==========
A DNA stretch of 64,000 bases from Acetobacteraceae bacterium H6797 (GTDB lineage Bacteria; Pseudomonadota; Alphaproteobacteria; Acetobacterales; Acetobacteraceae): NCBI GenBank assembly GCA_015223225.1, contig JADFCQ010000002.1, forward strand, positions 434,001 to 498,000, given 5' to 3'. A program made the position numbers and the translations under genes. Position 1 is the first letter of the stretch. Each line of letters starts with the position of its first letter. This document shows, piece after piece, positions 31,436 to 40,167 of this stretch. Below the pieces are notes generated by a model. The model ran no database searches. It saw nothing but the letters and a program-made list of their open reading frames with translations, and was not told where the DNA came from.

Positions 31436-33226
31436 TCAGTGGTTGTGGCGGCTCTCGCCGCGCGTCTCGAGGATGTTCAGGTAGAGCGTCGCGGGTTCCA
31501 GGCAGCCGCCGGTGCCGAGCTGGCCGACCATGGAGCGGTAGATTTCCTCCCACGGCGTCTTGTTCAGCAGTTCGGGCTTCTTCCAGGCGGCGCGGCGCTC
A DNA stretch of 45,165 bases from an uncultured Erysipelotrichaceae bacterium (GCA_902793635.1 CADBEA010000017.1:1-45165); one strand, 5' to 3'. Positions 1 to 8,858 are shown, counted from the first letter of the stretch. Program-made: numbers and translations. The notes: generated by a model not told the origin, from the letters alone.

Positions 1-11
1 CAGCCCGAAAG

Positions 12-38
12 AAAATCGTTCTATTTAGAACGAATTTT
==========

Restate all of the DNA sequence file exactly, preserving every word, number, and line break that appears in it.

A DNA stretch of 64,000 bases from Acetobacteraceae bacterium H6797 (GTDB lineage Bacteria; Pseudomonadota; Alphaproteobacteria; Acetobacterales; Acetobacteraceae): NCBI GenBank assembly GCA_015223225.1, contig JADFCQ010000002.1, forward strand, positions 434,001 to 498,000, given 5' to 3'. A program made the position numbers and the translations under genes. Position 1 is the first letter of the stretch. Each line of letters starts with the position of its first letter. This document shows, piece after piece, positions 31,436 to 40,167 of this stretch. Below the pieces are notes generated by a model. The model ran no database searches. It saw nothing but the letters and a program-made list of their open reading frames with translations, and was not told where the DNA came from.

Positions 31436-33226
31436 TCAGTGGTTGTGGCGGCTCTCGCCGCGCGTCTCGAGGATGTTCAGGTAGAGCGTCGCGGGTTCCA
31501 GGCAGCCGCCGGTGCCGAGCTGGCCGACCATGGAGCGGTAGATTTCCTCCCACGGCGTCTTGTTCAGCAGTTCGGGCTTCTTCCAGGCGGCGCGGCGCTC
A DNA stretch of 45,165 bases from an uncultured Erysipelotrichaceae bacterium (GCA_902793635.1 CADBEA010000017.1:1-45165); one strand, 5' to 3'. Positions 1 to 8,858 are shown, counted from the first letter of the stretch. Program-made: numbers and translations. The notes: generated by a model not told the origin, from the letters alone.

Positions 1-11
1 CAGCCCGAAAG

Positions 12-38
12 AAAATCGTTCTATTTAGAACGAATTTT